Arkansas State University System names Robin Myers interim president

Robin Myers
Robin Myers


The Arkansas State University System board of trustees voted Friday to offer Robin Myers, who retired this summer after 11 years as chancellor of Arkansas State University-Mountain Home, the role of ASU System president on an interim basis, and he accepted.

Chuck Welch will become president and chief executive officer of the American Association of State Colleges and Universities next month after a dozen years as the system president. His final day is Jan. 15, 2024, and Myers will then take over and serve until June 30, 2024, or until Welch's longterm successor starts their tenure.

"I will contact [Myers] and begin the process of executing an agreement," Jerry Morgan, chair of the board of trustees, said during the meeting. Myers knows the personalities of the board, “where we’ve been [as a system], and where we’re going.”

Myers accepted the role, but terms were not yet “discussed or finalized,” Jeff Hankins, the ASU System’s vice president for strategic communications and economic development, said Friday afternoon.

Myers is chancellor emeritus at ASU-Mountain Home, and the Robin L. Myers Technical Education Campus is named in his honor. He was succeeded as chancellor by Bentley Wallace, who joined ASU-Mountain Home after serving as president of South Arkansas Community College in El Dorado since 2020.  

The position of ASU System president is "very attractive," so "lots of quality applicants" are expected, said trustee Price Gardner, who is leading the search for the board. "We hope to engage a search firm in the next couple of weeks" and "formally launch" the search in mid-January with a goal of hiring a new system president by early May, he said.

The search firm “will be contracted through the ASU System Foundation,” Gardner said. “We’re using private funds to fund the search at this time,” but he pledged transparency and to comply with Arkansas Freedom of Information Act requests.

As a board, “we are very pleased with our system and where we are, not looking to make significant change or overhaul operations,” Gardner said. “That would be a mistake.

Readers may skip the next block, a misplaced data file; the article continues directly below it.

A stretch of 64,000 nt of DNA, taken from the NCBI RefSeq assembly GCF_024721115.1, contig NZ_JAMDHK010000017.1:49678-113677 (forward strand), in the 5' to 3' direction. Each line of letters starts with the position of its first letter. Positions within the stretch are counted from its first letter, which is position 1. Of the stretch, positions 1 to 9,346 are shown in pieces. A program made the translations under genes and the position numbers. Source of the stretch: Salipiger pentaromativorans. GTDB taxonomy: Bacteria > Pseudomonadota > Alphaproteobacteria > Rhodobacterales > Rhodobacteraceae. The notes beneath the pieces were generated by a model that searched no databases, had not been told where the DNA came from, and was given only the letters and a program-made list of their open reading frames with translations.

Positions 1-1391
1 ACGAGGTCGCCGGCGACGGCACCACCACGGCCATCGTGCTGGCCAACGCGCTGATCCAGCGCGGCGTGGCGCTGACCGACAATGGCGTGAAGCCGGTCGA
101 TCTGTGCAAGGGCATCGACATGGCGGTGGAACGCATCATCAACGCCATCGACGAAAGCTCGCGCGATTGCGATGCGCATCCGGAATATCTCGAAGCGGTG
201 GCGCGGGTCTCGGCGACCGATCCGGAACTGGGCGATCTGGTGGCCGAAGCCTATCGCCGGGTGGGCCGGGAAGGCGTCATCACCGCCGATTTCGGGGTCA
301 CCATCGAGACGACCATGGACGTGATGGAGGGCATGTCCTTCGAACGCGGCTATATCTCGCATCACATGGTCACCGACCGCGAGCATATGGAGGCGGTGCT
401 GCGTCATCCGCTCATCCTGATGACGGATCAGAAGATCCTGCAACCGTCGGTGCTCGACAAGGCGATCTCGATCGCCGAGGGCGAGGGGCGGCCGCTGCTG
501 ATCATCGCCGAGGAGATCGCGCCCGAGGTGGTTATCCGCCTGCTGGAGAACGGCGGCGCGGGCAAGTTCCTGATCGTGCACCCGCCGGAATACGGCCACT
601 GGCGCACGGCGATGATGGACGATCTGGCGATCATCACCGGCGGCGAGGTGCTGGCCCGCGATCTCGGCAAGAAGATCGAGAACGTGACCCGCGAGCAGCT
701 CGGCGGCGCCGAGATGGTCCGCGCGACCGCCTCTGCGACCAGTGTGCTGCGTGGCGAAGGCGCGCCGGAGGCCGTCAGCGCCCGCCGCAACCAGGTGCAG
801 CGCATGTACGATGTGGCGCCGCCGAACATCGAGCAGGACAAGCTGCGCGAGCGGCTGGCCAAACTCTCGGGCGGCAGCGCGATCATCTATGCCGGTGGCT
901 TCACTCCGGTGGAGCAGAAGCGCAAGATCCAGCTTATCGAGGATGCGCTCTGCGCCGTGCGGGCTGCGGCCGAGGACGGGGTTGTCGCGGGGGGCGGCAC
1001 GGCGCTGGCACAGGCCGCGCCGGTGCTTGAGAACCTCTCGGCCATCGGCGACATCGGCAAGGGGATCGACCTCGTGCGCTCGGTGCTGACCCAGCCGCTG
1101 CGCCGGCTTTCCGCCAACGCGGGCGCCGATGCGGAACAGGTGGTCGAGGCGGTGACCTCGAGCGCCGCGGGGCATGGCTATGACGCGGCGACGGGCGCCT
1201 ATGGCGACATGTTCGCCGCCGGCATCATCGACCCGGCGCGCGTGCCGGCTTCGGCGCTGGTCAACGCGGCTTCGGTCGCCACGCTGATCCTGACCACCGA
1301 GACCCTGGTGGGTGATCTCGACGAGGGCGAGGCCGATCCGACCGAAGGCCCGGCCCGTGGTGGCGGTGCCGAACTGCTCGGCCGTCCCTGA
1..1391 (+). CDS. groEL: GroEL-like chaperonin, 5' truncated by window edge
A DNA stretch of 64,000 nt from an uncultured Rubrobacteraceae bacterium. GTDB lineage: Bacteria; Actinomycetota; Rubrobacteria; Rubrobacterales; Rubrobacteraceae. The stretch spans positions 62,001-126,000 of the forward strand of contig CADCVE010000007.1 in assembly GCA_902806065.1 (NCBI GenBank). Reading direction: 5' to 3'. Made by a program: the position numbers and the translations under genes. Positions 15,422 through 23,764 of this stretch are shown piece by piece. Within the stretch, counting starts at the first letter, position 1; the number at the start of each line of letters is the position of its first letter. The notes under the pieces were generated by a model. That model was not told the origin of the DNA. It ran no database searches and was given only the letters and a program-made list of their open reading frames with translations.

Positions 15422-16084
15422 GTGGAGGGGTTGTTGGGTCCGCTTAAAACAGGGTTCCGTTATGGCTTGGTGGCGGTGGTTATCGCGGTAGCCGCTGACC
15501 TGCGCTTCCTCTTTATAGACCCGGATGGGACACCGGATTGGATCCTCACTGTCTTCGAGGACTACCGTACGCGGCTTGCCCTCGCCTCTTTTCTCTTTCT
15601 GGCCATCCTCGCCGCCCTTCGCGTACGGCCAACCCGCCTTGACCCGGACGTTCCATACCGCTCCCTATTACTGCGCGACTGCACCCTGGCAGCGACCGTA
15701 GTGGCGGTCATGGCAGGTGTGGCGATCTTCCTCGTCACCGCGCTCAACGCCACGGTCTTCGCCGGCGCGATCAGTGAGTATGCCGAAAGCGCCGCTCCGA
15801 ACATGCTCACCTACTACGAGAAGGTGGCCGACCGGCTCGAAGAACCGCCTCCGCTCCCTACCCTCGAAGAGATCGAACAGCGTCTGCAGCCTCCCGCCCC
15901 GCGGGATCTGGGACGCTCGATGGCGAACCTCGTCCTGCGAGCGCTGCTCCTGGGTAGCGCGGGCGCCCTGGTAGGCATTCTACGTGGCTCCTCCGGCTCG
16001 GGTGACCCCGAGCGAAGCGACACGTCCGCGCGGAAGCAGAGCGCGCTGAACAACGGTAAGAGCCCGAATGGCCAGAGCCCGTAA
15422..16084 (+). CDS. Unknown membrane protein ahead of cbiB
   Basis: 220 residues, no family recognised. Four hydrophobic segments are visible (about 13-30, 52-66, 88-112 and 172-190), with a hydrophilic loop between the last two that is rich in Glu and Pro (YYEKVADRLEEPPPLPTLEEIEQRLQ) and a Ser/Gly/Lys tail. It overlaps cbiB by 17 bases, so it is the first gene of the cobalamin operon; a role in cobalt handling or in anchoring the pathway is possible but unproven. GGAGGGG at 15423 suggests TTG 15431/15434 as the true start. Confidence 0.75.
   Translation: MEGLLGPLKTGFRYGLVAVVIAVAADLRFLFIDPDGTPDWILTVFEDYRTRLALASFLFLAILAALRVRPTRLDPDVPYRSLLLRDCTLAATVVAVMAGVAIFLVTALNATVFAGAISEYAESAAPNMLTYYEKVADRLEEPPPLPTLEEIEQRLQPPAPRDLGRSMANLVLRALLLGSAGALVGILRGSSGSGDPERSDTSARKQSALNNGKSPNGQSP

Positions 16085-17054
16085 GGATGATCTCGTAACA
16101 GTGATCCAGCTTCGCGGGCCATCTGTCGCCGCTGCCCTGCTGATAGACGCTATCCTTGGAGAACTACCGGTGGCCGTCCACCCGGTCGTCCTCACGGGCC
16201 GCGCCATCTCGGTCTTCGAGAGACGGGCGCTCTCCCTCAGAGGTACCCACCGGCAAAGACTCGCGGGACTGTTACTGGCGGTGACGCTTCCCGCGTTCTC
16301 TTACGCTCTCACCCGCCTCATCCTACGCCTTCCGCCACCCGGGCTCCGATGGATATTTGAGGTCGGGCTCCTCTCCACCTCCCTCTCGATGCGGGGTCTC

“We don’t want to lose any of the momentum we have,” he added. “We have one of the strongest system staffs and [chancellor groups] in the country.”

Welch described his departure Friday as “tough” and “bittersweet,” but noted “there’s never perfect timing.”

His new job is “good for my family,” and he’ll still be able to influence policy, not only for schools in the ASU System or state of Arkansas, but nationwide, he said. He feels comfortable leaving now because the current group of chancellors is one “I wouldn’t trade for any in the country,” and the trustees are also outstanding.

“I’ve been blessed with board members [who] always wanted what was best for the system,” he said. “This job will sell itself if” candidates meet the board of trustees.

System highlights during Welch’s tenure include adding three new institutions, record-high enrollments at multiple campuses, increased graduation and retention rates, and the first female and first Black chancellors in system history, Welch said. “This has been the honor of my life, and we love every one of you.”

Welch, who was named the second president of the ASU System in November 2010 and officially began the position in April 2011, is “a walking encyclopedia of all things higher education, [and] we trust him,” said Trustee Christy Clark. “Our great loss is the [AASCU’s] gain.”

“Our loss is the country’s gain,” echoed Trustee Gary Harpole. “I can’t imagine the board will ever face a tougher assignment than finding Chuck’s successor.”

Welch’s replacement will need to be “a good teammate” for the other system and campus leaders and staff, as Welch has been, said Trustee Paul Rowton. “I’m very optimistic about where we can go, [because] we have a lot to sell.”

Though Welch is “leaving sooner than we wanted, we’re grateful” it’s after nearly 13 years, rather than two or three, added Rowton. He’s a “visionary” with a “knack for getting people to come to work and display their talents, and [he’ll] be missed.”

There will be a reception for Welch on Jan. 5, Morgan said. More details will be announced at a later date.

Welch has “made all of us have fun, [and] it’s been great to work with him,” Morgan added. “We’re fortunate to have his leadership,” and Welch has “left this place in a lot better position than when he got here.”

Welch, a native of Jonesboro, previously served as president of Henderson State University, chancellor of the University of Arkansas Community College at Hope, vice chancellor for academic affairs at Arkansas State University-Beebe, and dean of university studies at University of Arkansas Pulaski Technical College, according to the ASU System. He also worked at the University of Arkansas at Little Rock and has served as an instructor of education and political science at three different colleges in Arkansas.

Welch, who will move to Washington, D.C., where the American Association of State Colleges and Universities is based, has prior experience with the American Association of State Colleges and Universities, serving as chair of its board of directors from 2019-21, according to the ASU System. The American Association of State Colleges and Universities is a higher-education association of 350 public colleges, universities and systems.

CORRECTION: The Arkansas State University System board of trustees voted Friday to offer Robin Myers the role of ASU System president on an interim basis. An earlier version of this story's headline incorrectly stated the post that was offered.

Upcoming Events